How to Avoid a Bad Take on a Hard Target: Analyzing North Korea the Right Way
The vexing security dynamic on the Korean Peninsula and the mysterious nature of the Kim family regime continue to whet the public and professional appetite for insightful analysis of North Korea. This attention, however, does not always translate to high-quality analysis. Too often, authors and readers alike fall prey to the same mistakes: They misunderstand Pyongyang’s messaging, engage in mirror-imaging and groupthink, misdiagnose context, fixate on the “America factor,” or mis-use sources.
These mistakes are understandable. North Korea has been famously dubbed a “hard target” by intelligence services. It is perhaps the most closed society in the world, and it has become even more isolated since the COVID-19 pandemic. Pyongyang does not provide regular press briefings and only discloses data in exceptional circumstances, such as when it released daily COVID-19 statistics following an outbreak. Furthermore, the power in autocratic North Korea is extremely concentrated — the inner workings and decision-making of Pyongyang’s leadership are closely guarded secrets. Most North Koreans lack internet access, and the select group of elites who use the internet provide limited results for U.S. attempts to harvest signals intelligence. The information North Korea does purposefully release is highly manicured public messaging, so the relevant implications need to be carefully gleaned from the subtext.
But despite all this, getting North Korea right remains crucial. In order to effectively deter aggression, stabilize crises, and pursue opportunities for peaceful normalization, it is vital that the next generation of North Korea specialists have a nuanced understanding of Pyongyang’s modus operandi. Here’s how to get started. Emerging North Korea analysts should learn to read between the lines of propaganda, ditch their biases, work in teams, contextualize their sources, and expand their horizons beyond the peninsula.
Practice Proper Propaganda Analysis
Reading North Korean propaganda begins with learning how to see the value hiding behind the noise and repetition. This entails parsing Pyongyang’s public messaging from five different angles: who it is coming from, who it is intended for, when it is released, how it is presented, and what the context is.
Propaganda is worth deciphering precisely because it is so carefully controlled. North Korea exercises complete control over its public messaging to shape and manage domestic and international public opinion. And because propaganda is controlled, it relates to regime intent rather than fact. In that vein, the veracity of North Korea’s claims of “victory” against COVID-19 or its missile launch details, while valid questions for medical or military experts, are of little relevance to the North Korean propaganda analyst. The question of interest to the propaganda analyst is why North Korea is saying it.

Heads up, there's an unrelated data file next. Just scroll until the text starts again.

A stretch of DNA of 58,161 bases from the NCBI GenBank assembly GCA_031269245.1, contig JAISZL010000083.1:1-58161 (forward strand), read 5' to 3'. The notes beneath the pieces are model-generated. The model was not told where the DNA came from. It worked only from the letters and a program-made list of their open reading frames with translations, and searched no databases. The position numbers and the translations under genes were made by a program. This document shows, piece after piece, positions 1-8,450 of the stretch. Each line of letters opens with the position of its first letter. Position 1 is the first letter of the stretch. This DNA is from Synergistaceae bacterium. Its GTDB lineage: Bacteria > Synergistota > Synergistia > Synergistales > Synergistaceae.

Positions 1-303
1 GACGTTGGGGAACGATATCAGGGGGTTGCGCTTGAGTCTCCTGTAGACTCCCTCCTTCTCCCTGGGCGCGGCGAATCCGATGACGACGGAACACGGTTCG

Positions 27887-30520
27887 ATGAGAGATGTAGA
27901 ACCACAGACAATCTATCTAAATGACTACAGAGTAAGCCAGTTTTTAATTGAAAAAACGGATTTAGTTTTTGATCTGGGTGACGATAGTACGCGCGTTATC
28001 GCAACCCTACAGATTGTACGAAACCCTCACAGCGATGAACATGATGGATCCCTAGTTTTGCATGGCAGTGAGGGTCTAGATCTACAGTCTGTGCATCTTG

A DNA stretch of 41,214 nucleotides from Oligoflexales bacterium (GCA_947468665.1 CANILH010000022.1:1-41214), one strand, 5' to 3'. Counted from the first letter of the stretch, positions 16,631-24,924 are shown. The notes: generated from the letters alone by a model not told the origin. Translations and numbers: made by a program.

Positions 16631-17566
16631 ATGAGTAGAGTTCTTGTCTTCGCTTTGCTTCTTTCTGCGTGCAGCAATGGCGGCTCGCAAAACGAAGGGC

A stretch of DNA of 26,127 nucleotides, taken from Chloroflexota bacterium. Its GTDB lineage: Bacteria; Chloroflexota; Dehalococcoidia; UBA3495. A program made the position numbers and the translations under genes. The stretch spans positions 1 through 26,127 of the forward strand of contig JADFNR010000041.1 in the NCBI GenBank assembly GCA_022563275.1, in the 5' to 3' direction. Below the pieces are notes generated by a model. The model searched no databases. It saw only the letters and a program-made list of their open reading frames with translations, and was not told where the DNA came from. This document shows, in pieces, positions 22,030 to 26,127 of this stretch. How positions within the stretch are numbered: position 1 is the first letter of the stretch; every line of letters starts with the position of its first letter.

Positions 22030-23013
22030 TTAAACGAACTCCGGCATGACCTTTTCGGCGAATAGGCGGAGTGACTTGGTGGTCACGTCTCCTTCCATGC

North Korean articles and statements all sound similar because they parrot established language, which is often meaningless noise for analytic purposes. The trick, however, is separating the wheat from the chaff, identifying what is new, and figuring out the reasons for any changes. For instance, it is noteworthy that Kim Jong Un used the phrase “strategic and tactical cooperation” — an expression typically reserved for North Korea-China relations — in his letter to Russian President Vladimir Putin six months after Russia’s invasion of Ukraine.
The “who,” or source level, is significant because it reflects the degree of regime commitment to the message. Not everything coming out of North Korea is equally important. Thus the higher the level of communication, the stronger the regime’s commitment. For example, a North Korean Foreign Ministry statement is likely to be more closely aligned with North Korea’s foreign policy than a news report.
The “to whom,” or audience, is primarily a question of whether North Korea is making information available to both internal and external audiences, or just to external audiences. Pyongyang often uses internet-based sources like the Foreign Ministry website or Uriminzokkiri — a North Korean government website to which the average North Korean does not have access — to maintain policy flexibility or shield the domestic public from sensitive information while voicing its message.
The “when,” or timing, is about how quickly or slowly North Korean media report on or react to a development. The speed of coverage or reaction indicates the sensitivity the country feels over an issue. The faster the reaction, the greater the sensitivity. Quick or slow is relative to North Korea’s average response time to a certain issue or event.
The “how,” or tone, refers to the substance of North Korean messaging. This covers language, namely terminology, adjectives, adverbs, and conditionality, or omissions of language. It also covers photos and videos, as well as the placement of an article in a newspaper or newscast. North Korea can modulate or amplify its message as much or as little as it wishes through the use of words as well as visuals.
The “context” — everything else not covered by the four aforementioned elements — is the domestic and external circumstances in which the regime’s perceptions are formed and decisions are made and rolled out. We need to connect the dots of broader trends and patterns and establish a baseline of North Korea’s historical patterns to understand the context that may be driving Pyongyang’s behavior. For example, examining North Korea’s missile launches piecemeal may be meaningful to military experts, but they should be viewed along with North Korea’s domestic and foreign policy trends to understand regime intent.